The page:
Cybernetics Eat Your Soul: Or at least eat away at one character, who let the fact of his cyborg status bother him. To an extreme degree.
But revisited one more time in "Five Orange Pips," with an anti-tech society and the necessity of Holmes's clients understanding that Watson is just as human as they are (in mind and heart, anyway, if not in body).
Donut Mess with a Cop: When Lestrade gets the call to action at the beginning of "The Adventure of the Mazarin Chip", she's on a coffee break complete with pink-frosted donut.
To be fair to Lestrade, Holmes doesn’t even know what he’s doing when he’s behind the wheel.
Dull Surprise: Holmes, right after being de-aged and reanimated, wakes up to find this unknown girl right in front of his face telling him he is two hundred years ahead of his time, had only this to say:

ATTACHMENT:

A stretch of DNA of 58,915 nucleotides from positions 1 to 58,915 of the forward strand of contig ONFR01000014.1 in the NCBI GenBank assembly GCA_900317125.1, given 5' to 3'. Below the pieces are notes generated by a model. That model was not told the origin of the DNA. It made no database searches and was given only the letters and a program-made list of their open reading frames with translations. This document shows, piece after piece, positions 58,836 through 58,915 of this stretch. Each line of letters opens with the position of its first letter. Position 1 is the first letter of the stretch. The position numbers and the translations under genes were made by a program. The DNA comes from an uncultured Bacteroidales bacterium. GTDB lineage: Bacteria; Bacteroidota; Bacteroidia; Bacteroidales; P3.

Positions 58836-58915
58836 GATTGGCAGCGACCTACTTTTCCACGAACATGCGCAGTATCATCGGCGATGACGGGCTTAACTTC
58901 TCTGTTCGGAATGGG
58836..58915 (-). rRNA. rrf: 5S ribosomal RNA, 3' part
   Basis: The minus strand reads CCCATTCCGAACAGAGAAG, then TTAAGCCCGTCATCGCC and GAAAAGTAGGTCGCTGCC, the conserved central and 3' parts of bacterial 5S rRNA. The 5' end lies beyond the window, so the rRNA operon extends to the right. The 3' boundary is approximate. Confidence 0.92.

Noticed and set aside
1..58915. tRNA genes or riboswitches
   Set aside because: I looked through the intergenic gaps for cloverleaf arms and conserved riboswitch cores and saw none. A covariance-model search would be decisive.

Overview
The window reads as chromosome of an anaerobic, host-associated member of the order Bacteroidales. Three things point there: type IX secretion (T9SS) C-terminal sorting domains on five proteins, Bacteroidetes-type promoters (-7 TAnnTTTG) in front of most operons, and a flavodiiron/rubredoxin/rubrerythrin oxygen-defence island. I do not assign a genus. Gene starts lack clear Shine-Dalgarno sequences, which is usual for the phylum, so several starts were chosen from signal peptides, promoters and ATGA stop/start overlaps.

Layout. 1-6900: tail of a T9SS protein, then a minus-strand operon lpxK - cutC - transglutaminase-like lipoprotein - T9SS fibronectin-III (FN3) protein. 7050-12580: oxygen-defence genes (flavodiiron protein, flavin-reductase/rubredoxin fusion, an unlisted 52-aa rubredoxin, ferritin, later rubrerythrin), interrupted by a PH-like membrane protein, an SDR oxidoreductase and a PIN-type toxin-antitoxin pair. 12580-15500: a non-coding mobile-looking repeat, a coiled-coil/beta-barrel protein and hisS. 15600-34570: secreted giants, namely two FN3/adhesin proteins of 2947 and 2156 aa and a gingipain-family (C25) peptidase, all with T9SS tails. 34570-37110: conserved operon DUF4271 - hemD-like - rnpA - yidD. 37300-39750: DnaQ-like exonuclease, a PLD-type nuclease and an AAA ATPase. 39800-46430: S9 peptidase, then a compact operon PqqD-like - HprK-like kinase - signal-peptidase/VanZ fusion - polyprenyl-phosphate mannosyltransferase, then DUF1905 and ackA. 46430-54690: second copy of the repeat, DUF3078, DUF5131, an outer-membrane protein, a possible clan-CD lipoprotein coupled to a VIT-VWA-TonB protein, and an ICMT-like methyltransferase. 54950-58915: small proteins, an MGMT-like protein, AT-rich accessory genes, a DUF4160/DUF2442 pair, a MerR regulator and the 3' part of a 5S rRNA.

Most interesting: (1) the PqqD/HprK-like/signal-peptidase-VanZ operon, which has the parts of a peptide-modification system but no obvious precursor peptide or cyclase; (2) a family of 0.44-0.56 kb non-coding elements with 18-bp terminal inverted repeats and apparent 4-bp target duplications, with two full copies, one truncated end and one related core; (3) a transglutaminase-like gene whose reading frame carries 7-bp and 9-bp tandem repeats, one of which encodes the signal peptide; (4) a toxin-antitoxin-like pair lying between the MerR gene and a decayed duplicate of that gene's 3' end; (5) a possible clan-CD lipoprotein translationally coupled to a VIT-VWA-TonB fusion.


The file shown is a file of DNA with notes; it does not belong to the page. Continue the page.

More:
Establishing Character Moment: The opening scene of the first episode shows an irritated Lestrade tearing through the skyline after a runaway criminal. Easily irritated, reckless driving, and pursuit of justice. Yup, that's our Beth.
Even Evil Has Standards: According to Moriarty in "Five Orange Pips," he doesn't want people getting hurt as he takes over the world. To be fair, he generally sticks to this rule, with the exception of "Baskerville" early on in the game.
Everything's Better with Penguins: The zoo in "The Scales of Justice" has a penguin exhibit, which plays a role in the episode's climax, as Holmes uses the low temperature to incapacitate his cold-blooded attacker.
Evil Luddite: The tech saboteurs in "The Five Orange Pips" were opposed to 'unnatural' technology and didn't care how many lives were damaged by their quest to destroy it. You can tell they were hardcore because they used only natural plant-derived poisons to murder their opponents.
Family Friendly Firearms: As usual for an animated series of this type, especially given the future setting, ray guns are more common than projectile weapons. "The Five Orange Pips" takes it further: when the bad guys are trying to shoot Lestrade's squad car out of the sky, she takes the time to exposit that their ray gun is designed to inhibit the car's operation, not to harm living things.